Following up a request from Chairman Julius Genachowski, the Federal Communications Commission (FCC) officially adopted rules that will enable spectrum for Medical Body Area Networks (MBANs). These low-power wideband networks consist of multiple body-worn sensors that transmit a variety of patient data to a control device. MBAN devices aim to free patients from cumbersome cables that tether them to their hospital bed.
Last week, Genachowski, alongside industry vendors GE Healthcare (Chalfont, St. Giles, U.K.) and Philips Healthcare (Andover, Mass.), unveiled a proposal that would allow for greater use of MBAN devices. According to the FCC, MBANs provide a cost effective way to monitor every patient in a healthcare institution, so clinicians can provide real-time and accurate data, allowing them to intervene and save lives.
These devices on the MBAN spectrum will aim to actively monitor a patient’s health, such as blood glucose and pressure monitoring, delivery of electrocardiogram readings, and even neonatal monitoring systems. They could be deployed widely within a hospital setting and will make use of inexpensive disposable body-worn sensors. The FCC says MBAN technology will also make it easier to move patients to different parts of the healthcare facility for treatment and can dramatically improve the quality of patient care by giving health care providers the chance to identify life-threatening problems or events before they reach critical levels.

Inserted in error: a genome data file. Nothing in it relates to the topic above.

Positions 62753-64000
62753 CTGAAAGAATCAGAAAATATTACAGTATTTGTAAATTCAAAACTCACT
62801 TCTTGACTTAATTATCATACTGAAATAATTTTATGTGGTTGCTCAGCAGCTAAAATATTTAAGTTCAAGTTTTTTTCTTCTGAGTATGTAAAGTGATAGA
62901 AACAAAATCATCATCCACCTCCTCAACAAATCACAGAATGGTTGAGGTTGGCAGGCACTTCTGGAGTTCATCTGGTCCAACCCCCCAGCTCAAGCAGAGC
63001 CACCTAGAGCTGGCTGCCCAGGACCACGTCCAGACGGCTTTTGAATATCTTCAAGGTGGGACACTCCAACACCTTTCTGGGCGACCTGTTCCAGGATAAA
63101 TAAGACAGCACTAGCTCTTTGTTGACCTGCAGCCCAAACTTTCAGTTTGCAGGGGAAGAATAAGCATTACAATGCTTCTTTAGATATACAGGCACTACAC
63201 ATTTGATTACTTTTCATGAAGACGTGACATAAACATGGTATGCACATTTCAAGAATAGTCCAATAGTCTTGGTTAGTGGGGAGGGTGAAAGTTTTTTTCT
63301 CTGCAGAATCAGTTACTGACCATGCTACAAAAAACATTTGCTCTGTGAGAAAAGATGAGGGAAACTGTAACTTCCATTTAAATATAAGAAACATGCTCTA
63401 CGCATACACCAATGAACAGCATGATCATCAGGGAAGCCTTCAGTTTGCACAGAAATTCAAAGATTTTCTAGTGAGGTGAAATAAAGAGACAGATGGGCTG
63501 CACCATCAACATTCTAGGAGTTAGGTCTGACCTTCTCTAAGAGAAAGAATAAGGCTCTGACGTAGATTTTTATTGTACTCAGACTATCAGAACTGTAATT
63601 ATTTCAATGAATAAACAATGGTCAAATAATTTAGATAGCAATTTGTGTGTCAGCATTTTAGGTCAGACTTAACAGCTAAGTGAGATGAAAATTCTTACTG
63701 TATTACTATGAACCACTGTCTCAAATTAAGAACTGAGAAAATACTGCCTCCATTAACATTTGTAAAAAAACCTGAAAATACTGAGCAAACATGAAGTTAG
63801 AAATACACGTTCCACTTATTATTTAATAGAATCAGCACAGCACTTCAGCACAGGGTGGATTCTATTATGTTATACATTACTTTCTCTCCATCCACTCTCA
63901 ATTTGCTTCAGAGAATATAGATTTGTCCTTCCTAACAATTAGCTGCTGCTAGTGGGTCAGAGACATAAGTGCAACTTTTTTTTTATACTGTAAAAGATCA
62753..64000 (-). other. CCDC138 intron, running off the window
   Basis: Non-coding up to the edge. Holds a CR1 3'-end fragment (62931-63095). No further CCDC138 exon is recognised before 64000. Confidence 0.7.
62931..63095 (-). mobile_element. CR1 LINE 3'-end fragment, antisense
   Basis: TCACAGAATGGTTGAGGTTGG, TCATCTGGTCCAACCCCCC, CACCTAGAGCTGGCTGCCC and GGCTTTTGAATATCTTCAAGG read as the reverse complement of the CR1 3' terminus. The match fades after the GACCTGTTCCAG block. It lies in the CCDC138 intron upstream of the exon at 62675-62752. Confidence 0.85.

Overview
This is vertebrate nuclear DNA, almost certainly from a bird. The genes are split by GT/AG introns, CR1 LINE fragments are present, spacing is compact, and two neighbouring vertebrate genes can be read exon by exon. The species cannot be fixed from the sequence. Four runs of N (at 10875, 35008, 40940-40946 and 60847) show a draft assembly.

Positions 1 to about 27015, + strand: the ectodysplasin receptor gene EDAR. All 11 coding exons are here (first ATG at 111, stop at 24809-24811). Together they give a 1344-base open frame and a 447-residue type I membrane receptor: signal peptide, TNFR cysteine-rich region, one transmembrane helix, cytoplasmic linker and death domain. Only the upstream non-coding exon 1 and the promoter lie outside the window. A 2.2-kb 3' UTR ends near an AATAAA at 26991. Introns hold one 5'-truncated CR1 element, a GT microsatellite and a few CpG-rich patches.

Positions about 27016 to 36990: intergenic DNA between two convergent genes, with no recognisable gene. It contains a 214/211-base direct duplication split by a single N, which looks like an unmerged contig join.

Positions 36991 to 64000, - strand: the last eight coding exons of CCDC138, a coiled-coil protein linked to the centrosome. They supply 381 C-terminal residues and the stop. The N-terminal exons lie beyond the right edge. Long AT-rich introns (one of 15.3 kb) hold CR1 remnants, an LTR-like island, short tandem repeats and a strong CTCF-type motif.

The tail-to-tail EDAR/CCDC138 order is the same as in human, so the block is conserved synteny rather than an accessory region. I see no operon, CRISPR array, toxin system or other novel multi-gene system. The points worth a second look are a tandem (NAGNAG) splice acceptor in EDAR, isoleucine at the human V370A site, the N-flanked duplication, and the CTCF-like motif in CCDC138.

In the First Report and Order, the FCC is allocating 40 MHz of spectrum at 2360-2400 MHz for MBAN use on a secondary basis. It will accommodate MBAN use through an expansion of the existing Medical Device Radiocommunication (MedRadio) Service. This, the FCC says, will permit MBAN devices to operate on a ‘license-by-rule’ basis in which users will not have to apply for and receive individual station licenses. The FCC says it will lead to the rapid and widespread development of innovative new MBAN applications.
All MBAN use of the 2360-2390 MHz band will be subject to registration with an MBAN coordinator and additional coordination if warranted by location. Additionally, use of this 30 megahertz band will be restricted to indoor operation at healthcare facilities. Use of MBAN devices that operate in the 2390-2400 MHz band will not require registration and coordination, the FCC says.
The FCC sites a study by the Institute for Healthcare Improvement, which says a monitored hospital patient has a 48 percent chance of surviving a cardiac arrest—this number plummets as low as 6 percent without monitoring.